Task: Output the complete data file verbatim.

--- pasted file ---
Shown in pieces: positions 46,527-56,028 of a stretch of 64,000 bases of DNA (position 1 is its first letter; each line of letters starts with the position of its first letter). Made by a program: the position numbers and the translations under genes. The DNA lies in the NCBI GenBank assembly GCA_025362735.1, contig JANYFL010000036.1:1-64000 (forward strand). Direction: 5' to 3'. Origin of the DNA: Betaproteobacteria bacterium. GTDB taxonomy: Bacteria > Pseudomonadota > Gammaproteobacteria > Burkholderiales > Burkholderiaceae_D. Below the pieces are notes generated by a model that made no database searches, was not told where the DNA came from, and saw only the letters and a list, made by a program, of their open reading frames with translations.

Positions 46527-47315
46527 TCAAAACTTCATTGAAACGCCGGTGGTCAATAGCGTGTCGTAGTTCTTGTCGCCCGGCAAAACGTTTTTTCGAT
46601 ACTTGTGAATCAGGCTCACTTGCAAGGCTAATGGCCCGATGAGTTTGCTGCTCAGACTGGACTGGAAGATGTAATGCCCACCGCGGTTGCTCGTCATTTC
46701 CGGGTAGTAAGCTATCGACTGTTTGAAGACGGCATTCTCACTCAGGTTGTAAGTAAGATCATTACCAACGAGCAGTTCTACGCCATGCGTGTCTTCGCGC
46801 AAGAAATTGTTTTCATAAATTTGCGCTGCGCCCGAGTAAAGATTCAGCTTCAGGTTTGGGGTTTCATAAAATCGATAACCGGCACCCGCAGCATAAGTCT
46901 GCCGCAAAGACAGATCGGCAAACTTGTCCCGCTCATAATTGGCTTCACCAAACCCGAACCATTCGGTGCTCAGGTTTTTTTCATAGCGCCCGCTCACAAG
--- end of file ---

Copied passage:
Shown in pieces: positions 46,527-56,028 of a stretch of 64,000 bases of DNA (position 1 is its first letter; each line of letters starts with the position of its first letter). Made by a program: the position numbers and the translations under genes. The DNA lies in the NCBI GenBank assembly GCA_025362735.1, contig JANYFL010000036.1:1-64000 (forward strand). Direction: 5' to 3'. Origin of the DNA: Betaproteobacteria bacterium. GTDB taxonomy: Bacteria > Pseudomonadota > Gammaproteobacteria > Burkholderiales > Burkholderiaceae_D. Below the pieces are notes generated by a model that made no database searches, was not told where the DNA came from, and saw only the letters and a list, made by a program, of their open reading frames with translations.

Positions 46527-47315
46527 TCAAAACTTCATTGAAACGCCGGTGGTCAATAGCGTGTCGTAGTTCTTGTCGCCCGGCAAAACGTTTTTTCGAT
46601 ACTTGTGAATCAGGCTCACTTGCAAGGCTAATGGCCCGATGAGTTTGCTGCTCAGACTGGACTGGAAGATGTAATGCCCACCGCGGTTGCTCGTCATTTC
46701 CGGGTAGTAAGCTATCGACTGTTTGAAGACGGCATTCTCACTCAGGTTGTAAGTAAGATCATTACCAACGAGCAGTTCTACGCCATGCGTGTCTTCGCGC
46801 AAGAAATTGTTTTCATAAATTTGCGCTGCGCCCGAGTAAAGATTCAGCTTCAGGTTTGGGGTTTCATAAAATCGATAACCGGCACCCGCAGCATAAGTCT
46901 GCCGCAAAGACAGATCGGCAAACTTGTCCCGCTCATAATTGGCTTCACCAAACCCGAACCATTCGGTGCTCAGGTTTTTTTCATAGCGCCCGCTCACAAG